Even a minor stroke can change the way painters create art. Their painting style can change, as well as the colors they choose. In the Journal of Neurology, scientists report on their studies of two professional painters, both of whom had a stroke, and how it changed their art.
In one artist, the stroke was in the occipital lobe of the brain, which is involved in processing visual imagery. The second artist had a stroke in the limbic thalamus, which is connected to the frontal lobes of the brain, the seat of creativity. After resuming their work, neither painter changed the types of subjects he chose. But an art critic noted that both had definite changes in style.
In the first case, the 57-year-old right hander who had a stroke in the occipital lobe began painting the human body as thinner, with sharper lines. His art became less realistic and more abstract. The painter said that before his stroke, he visualized the canvas he wanted to paint before picking up his brush, but he was no longer able to do this. Instead, after his stroke, he found his inspiration came a little at a time, while he was painting.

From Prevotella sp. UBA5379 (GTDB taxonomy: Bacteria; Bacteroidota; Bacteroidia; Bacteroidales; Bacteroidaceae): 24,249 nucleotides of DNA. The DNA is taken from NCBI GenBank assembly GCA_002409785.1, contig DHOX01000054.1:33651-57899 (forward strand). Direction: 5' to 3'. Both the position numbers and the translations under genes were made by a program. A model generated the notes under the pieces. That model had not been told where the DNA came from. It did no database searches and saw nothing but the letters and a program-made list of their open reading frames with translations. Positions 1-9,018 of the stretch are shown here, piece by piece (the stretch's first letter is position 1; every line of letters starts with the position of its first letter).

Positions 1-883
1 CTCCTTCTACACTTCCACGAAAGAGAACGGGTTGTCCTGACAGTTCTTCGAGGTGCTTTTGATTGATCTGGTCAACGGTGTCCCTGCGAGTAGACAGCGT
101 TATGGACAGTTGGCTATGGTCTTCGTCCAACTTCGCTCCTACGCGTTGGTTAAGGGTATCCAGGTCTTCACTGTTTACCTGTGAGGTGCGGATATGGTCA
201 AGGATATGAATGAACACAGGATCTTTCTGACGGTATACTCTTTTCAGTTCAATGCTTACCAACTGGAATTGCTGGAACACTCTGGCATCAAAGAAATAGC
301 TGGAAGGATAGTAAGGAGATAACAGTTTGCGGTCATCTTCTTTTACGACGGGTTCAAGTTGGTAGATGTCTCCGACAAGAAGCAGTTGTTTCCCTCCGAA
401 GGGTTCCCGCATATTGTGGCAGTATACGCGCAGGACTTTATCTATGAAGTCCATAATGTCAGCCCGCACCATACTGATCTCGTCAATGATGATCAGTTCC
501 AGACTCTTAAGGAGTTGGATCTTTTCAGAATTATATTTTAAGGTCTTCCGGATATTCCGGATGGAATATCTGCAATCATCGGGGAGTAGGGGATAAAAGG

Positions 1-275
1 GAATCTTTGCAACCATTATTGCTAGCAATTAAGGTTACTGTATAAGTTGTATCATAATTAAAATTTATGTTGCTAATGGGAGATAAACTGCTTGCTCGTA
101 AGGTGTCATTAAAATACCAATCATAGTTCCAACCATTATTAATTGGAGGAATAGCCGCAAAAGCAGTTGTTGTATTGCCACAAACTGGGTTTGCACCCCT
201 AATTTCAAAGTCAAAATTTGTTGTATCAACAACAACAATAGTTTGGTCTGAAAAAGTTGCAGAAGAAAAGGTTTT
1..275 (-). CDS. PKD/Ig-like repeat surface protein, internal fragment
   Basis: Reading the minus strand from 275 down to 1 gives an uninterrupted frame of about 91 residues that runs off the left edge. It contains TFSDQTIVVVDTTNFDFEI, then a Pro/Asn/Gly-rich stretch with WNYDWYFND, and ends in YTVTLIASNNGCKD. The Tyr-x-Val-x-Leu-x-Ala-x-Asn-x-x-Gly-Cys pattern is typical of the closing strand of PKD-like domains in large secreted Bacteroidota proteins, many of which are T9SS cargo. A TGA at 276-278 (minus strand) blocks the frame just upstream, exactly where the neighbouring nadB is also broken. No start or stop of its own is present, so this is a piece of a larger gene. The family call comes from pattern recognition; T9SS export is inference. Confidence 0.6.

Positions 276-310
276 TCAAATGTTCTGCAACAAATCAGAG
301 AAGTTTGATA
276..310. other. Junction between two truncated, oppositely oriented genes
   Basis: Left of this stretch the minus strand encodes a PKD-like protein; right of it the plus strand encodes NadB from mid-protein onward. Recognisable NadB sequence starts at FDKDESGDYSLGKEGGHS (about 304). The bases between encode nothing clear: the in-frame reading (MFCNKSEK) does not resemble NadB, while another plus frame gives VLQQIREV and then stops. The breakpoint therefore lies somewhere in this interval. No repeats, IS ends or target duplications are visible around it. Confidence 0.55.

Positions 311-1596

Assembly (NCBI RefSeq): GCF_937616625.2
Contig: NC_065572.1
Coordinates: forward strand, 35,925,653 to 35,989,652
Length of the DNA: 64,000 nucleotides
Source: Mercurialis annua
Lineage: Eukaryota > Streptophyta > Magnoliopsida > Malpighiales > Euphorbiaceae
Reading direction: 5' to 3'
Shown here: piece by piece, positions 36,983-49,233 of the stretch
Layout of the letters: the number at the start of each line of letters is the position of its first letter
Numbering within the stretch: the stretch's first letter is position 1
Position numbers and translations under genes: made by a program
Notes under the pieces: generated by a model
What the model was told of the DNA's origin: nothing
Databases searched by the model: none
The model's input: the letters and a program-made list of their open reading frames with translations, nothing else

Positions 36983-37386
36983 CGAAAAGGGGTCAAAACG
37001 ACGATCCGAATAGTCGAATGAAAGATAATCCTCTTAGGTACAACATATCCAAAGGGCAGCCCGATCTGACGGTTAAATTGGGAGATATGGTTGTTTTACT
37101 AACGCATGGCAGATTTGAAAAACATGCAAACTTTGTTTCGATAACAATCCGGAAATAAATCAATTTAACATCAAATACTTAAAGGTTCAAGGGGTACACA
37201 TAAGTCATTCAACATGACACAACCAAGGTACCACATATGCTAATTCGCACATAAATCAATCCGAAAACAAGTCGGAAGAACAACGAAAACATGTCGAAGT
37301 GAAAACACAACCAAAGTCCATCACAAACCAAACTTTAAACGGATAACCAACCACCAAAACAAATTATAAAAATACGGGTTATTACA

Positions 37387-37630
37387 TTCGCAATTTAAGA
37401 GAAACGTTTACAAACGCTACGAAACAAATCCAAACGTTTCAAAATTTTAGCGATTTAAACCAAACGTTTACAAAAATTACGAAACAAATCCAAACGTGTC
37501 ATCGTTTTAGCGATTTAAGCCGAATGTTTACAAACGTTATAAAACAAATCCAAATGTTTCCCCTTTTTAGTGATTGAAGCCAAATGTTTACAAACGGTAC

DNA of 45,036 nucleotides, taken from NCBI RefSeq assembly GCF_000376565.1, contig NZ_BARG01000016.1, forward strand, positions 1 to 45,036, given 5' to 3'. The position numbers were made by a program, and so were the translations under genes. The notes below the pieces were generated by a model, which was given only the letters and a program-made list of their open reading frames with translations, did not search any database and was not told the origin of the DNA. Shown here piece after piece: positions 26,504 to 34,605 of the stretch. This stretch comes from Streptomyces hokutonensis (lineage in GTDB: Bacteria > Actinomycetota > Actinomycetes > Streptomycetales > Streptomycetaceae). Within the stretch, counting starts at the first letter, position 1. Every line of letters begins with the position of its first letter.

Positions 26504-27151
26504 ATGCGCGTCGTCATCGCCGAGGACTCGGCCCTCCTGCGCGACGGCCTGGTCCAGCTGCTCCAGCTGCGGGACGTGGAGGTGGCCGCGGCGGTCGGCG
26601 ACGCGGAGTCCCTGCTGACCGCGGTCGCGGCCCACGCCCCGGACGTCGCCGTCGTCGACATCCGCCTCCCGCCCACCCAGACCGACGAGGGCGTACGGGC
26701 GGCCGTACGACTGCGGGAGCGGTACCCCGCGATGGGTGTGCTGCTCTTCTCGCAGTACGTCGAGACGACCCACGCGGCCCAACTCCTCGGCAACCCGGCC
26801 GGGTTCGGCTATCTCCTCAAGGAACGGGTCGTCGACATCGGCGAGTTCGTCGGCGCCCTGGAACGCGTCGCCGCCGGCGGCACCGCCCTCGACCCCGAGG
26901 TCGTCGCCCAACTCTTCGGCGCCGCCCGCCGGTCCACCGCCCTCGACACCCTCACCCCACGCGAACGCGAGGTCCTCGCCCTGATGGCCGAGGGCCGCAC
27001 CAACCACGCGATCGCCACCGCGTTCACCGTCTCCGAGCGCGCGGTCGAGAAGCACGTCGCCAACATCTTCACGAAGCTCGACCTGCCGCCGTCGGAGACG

The second case was a 71-year-old who was ambidextrous, but used his right hand more than his left. This reversed after his stroke and he began to use brighter colors and bolder contrasts in his work. His work became more realistic, rather than less. The human spirit is incredibly resilient, as shown by the fact that neither artist stopped painting.
Art credit: http://www.freeimages.co.uk
Anne Strieber recently had a stroke, in the form of a burst aneurysm, which she and Whitley have written about extensively in their diaries and journals.
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